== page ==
Andes, a Photo Gallery
Photos link to larger images.
Nevado Illimani, Bolivia's highest peak at 22,579 feet, towers almost
two miles above this sheep pasture on the outskirts of La Paz. Three
of the thirteen Andean peaks above 20,000 feet are in Bolivia. Bolivia's
Cordillera Blanca stretches from Illimani northward to Illampu (20,873
feet above sea level), presenting one of the most impressive mountain
chains in the world. (Old atlases have different data.) This view is
from the plateau above metropolitan La Paz, near the airport. Long runways
and special fuel and tires on jets are required here. Even from this
elevation, near 13,000 feet, the mountains seem incredibly immense.
Vicuñas are wild camelids and closely related to alpacas and
llamas. They live at very high elevations. Their hair is exceedingly
fine and in high demand. They were nearly hunted to extinction before
being afforded legal protection. You might catch a glimpse of several
from the Puno to Cuzco train, in the wild or at the La Raya experiment
station, near the highest point along the route. These were at the Cuzco
Rich sunset colors drench a typical altiplano family compound, or wasi.
This home is located above 14,000 feet in Azangaro province, Department
of Puno, Perú. The temperature drops dramatically at sunset.
At this altitude the growing season is too short for potatoes. The area
is well suited to alpacas, llamas and vicuñas.
Alpacas at a regional fair in Juliaca, Puno, Perú. Quality of
fleece is an important consideration when judging these competitors.
Another group of prize competitors at the Juliaca fair. Alpacas with
white hair are the most valuable because their fleeces can be dyed.
Potato harvest on a hillside north of Azangaro. This valley is above
Potato harvest at Malquini, northeast of Azangaro. An
ancient Incan trail traverses this canyon en route to the Amazon drainage
across the Cordillera. The Malquini river disappears into gravel
beds at the mouth of the canyon, trapping trout in deep pools. From
the Inca road one can view into the clear pools and pick a challenge
to angle for. trout fishing and the nearby hot springs made for a
great break from our work routine.
My good friend Cesár Paredes inspects a pile of freshly harvested
potatoes. Local grasses are used to protect the piles of harvest from
the sun and frosts. Cesár taught me a great deal about local
agriculture and customs during our outings to visit prestamos, which
he worked as the bank manager. If you know Cesár tell him to
send me an e-mail. We lost contact years ago.
The colonial church in Azangaro. In the Plaza San Bernardo to the left
of the bell tower, Pedro Vilca Apaza was drawn and quartered for his
role as a General in Tupac Amaru II's attempt to liberate Perú
from the Spanish government. His last words were, "Por este Sol aprended
a morir como yo." After Tupac Amaru II's execution, leadership of the
revolution shifted to Azangaro.
The bell tower is an example of colonial decorative adobe, in this view
much disfigured by rains. Recently, rains caused a collapse of most
of the tower. The gold interior is a magnificent example of rich colonial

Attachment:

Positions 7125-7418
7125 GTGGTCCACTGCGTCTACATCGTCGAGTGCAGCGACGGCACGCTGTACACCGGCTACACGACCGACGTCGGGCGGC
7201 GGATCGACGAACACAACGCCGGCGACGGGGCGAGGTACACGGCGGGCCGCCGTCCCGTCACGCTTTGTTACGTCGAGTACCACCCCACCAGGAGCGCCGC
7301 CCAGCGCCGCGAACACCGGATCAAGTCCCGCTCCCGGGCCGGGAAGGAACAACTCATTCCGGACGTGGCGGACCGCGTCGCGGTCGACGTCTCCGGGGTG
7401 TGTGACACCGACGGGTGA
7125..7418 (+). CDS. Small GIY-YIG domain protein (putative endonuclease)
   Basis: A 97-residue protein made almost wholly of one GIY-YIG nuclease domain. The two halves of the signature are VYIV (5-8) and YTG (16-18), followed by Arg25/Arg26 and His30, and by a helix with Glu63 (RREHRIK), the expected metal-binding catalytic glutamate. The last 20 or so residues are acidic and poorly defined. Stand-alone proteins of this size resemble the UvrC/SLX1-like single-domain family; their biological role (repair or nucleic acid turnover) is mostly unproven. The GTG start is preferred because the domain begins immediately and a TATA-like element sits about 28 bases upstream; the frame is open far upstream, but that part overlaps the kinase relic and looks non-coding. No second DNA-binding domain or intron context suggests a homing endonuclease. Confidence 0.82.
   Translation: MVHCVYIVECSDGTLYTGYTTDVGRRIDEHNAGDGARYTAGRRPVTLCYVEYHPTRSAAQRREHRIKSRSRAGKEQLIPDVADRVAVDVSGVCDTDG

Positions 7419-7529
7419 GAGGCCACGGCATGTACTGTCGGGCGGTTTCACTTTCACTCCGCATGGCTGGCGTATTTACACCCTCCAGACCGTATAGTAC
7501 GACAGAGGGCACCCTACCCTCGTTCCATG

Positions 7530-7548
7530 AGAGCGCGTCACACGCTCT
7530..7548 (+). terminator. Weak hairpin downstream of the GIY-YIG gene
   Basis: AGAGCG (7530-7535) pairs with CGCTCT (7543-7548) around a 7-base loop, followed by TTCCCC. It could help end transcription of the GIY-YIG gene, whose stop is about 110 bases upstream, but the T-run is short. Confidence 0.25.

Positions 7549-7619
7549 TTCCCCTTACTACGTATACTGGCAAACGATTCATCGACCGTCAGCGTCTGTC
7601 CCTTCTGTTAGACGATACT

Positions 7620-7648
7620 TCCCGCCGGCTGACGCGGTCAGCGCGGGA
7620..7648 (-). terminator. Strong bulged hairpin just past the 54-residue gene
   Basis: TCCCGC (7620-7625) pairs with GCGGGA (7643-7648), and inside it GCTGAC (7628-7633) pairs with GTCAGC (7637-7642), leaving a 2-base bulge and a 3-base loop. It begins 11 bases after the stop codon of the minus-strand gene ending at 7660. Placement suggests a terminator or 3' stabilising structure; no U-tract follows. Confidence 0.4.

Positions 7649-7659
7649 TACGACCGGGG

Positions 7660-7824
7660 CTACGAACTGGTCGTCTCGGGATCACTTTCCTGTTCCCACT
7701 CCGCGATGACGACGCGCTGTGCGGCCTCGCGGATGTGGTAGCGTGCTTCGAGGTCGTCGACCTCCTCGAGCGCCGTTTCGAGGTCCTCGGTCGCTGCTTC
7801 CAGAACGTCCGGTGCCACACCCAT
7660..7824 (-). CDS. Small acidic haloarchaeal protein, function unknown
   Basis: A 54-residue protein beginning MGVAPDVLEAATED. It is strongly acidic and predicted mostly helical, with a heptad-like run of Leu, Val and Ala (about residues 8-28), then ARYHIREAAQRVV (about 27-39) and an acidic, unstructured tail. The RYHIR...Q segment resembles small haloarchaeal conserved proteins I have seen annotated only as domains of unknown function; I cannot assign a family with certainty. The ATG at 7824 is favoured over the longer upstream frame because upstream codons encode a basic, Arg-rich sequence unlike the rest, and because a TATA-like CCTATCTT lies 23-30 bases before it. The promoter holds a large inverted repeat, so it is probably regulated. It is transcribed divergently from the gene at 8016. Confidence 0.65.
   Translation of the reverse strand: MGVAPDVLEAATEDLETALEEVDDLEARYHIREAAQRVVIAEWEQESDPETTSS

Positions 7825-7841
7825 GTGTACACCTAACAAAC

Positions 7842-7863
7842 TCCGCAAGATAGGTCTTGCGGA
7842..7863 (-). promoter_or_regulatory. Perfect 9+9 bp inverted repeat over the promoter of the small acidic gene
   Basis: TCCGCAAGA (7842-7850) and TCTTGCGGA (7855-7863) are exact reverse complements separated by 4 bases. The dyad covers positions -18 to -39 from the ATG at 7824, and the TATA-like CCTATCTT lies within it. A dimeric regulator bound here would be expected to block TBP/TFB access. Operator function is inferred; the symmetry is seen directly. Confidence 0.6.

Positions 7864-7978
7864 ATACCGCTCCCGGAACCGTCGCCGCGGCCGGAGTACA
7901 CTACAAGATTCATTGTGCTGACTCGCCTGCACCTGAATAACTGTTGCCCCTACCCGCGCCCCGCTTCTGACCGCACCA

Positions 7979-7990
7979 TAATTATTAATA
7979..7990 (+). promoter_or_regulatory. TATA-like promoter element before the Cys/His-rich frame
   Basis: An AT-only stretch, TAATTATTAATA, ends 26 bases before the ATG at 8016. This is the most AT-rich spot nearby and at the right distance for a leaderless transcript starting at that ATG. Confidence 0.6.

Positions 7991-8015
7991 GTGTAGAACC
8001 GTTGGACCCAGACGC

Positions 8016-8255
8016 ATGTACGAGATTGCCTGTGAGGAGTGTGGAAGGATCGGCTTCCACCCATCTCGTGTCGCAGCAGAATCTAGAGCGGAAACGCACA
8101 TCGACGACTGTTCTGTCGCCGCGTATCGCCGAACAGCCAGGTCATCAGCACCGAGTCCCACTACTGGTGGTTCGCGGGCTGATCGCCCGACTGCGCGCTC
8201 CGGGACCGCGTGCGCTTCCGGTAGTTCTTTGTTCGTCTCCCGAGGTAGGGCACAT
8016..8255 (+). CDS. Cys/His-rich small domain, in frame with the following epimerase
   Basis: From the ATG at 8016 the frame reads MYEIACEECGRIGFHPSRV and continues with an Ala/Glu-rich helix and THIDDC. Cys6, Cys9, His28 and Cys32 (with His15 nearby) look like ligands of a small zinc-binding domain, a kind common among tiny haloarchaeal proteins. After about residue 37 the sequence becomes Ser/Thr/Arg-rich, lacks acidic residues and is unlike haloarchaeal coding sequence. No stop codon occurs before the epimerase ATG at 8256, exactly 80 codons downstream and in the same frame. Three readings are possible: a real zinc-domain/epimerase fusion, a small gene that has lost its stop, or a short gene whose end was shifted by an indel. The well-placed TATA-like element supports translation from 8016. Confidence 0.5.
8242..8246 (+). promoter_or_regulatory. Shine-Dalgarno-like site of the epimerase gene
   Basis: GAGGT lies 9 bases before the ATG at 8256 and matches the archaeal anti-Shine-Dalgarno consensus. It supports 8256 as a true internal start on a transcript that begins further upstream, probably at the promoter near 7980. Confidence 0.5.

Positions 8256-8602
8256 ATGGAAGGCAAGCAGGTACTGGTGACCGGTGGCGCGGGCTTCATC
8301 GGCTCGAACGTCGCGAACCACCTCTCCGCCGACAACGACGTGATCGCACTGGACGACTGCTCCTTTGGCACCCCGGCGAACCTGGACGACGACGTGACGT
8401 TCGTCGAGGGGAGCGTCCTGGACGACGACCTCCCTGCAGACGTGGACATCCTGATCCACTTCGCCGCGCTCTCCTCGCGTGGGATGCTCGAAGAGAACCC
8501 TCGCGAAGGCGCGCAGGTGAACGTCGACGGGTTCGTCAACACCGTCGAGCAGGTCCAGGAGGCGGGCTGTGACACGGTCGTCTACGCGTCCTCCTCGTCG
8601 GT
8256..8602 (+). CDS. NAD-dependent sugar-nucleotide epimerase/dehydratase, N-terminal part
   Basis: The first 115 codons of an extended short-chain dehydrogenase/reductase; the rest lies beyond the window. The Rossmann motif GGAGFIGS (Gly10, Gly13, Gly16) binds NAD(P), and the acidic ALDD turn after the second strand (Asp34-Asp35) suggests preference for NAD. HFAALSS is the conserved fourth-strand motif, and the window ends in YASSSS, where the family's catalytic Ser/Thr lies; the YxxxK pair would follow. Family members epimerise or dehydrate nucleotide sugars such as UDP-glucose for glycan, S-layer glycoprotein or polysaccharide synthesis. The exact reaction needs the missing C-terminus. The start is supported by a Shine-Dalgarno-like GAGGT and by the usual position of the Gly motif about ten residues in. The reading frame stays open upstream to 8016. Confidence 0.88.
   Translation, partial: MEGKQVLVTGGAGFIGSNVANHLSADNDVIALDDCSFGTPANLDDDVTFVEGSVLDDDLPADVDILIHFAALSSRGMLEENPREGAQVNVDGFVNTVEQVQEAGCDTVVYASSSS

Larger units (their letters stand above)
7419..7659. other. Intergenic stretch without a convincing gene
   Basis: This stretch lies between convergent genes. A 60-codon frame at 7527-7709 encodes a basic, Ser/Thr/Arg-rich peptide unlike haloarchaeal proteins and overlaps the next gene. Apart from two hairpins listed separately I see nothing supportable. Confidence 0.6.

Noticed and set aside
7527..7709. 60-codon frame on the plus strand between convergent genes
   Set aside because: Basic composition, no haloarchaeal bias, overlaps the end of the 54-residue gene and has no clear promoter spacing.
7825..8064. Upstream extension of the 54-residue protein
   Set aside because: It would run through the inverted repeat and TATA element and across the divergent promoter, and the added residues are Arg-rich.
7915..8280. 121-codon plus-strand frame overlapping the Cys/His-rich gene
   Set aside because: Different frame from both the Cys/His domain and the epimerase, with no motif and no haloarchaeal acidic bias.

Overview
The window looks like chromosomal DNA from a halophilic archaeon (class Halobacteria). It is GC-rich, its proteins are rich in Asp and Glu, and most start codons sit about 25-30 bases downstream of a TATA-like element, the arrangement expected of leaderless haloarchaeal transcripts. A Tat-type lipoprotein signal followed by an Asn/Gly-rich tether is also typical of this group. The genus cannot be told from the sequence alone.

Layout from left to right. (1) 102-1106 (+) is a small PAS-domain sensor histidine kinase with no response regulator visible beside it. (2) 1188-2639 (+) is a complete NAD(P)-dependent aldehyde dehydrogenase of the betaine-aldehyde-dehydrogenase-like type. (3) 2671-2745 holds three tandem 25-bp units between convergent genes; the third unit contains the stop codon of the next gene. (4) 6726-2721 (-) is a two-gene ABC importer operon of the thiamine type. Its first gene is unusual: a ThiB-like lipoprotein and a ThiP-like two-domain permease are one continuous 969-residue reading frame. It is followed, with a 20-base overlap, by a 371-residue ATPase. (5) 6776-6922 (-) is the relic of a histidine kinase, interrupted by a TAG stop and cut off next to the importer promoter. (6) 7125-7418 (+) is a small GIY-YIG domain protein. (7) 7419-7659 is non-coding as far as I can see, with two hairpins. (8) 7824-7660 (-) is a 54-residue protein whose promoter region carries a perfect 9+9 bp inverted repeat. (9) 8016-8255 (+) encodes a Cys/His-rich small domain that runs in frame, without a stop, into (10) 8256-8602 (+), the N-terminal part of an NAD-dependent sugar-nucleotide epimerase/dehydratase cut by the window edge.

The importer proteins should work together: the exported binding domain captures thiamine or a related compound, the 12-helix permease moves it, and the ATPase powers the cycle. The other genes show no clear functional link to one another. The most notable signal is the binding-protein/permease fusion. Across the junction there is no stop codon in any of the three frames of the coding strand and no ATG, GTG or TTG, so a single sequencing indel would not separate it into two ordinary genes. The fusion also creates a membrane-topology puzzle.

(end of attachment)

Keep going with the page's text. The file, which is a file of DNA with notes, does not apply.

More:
art. Recently, colonial treasures were robbed from the so-called 'golden
A street scene in Azangaro from the former office of the Ministerio
de Agricultura office complex where I worked in 1969-70. The complex
was also my home. In the background is the market building. Many vendors
set up in the street every day, and once a week -- on market day --
the streets around the market filled with vendors. Every day several
medicinal herb vendors were found at this corner, near my door. They gave
me my first introduction to herbal properties and the numerous
herbal remedies from the many ecological regions in the Andes.
Brief Note Regarding Campa Medical Practices
In this view the terraces are the remains of Pucará, a former
center of Andean culture west of Azangaro and northwest of Lake Titicaca.
Pucará was part of my work area. It is famous for excellent pottery,
and has been a pottery center for several thousand years. This is also
the site of liberator José Domingo Choquehuanca's famous speech
and dicho, "Con los siglos crecerá nuestra gloria como crece
la sombra cuando el Sol declina."
An adobe building near the Tiwanaku
ruins in Bolivia. There are so many pottery sherds in the area that
the local adobe has numerous fragments visible in the walls. Walking
the Tiahuanaco village streets is also a tour of ancient pottery embedded
in all the walls.
A group of agriculturists are gathering their harvest in the valley
between Puno and Cuzco. It is typical to see groups of people working
the fields in the Andes, where the ayllu custom of community organization
and cooperation has persisted.
Idyllic scenes such as this are the fare of the day for train travelers
between the cities. From Puno the train passes over barren 14,172 feet
La Raya pass, past a research station with large herds of alpacas and
some vicuñas. The transitions continue as the train descends
towards Cuzco. This view is of an area low enough in elevation for many
crops and trees.
An ancient Incan masonry doorway on a Cuzco street. Original Incan
masonry lines many Cuzco streets and can be seen in restaurants, homes
and churches. In a recent earthquake plaster broke from some walls to
reveal previously hidden Inca walls of the Coricancha inside the monastary
of St. Augustine's church.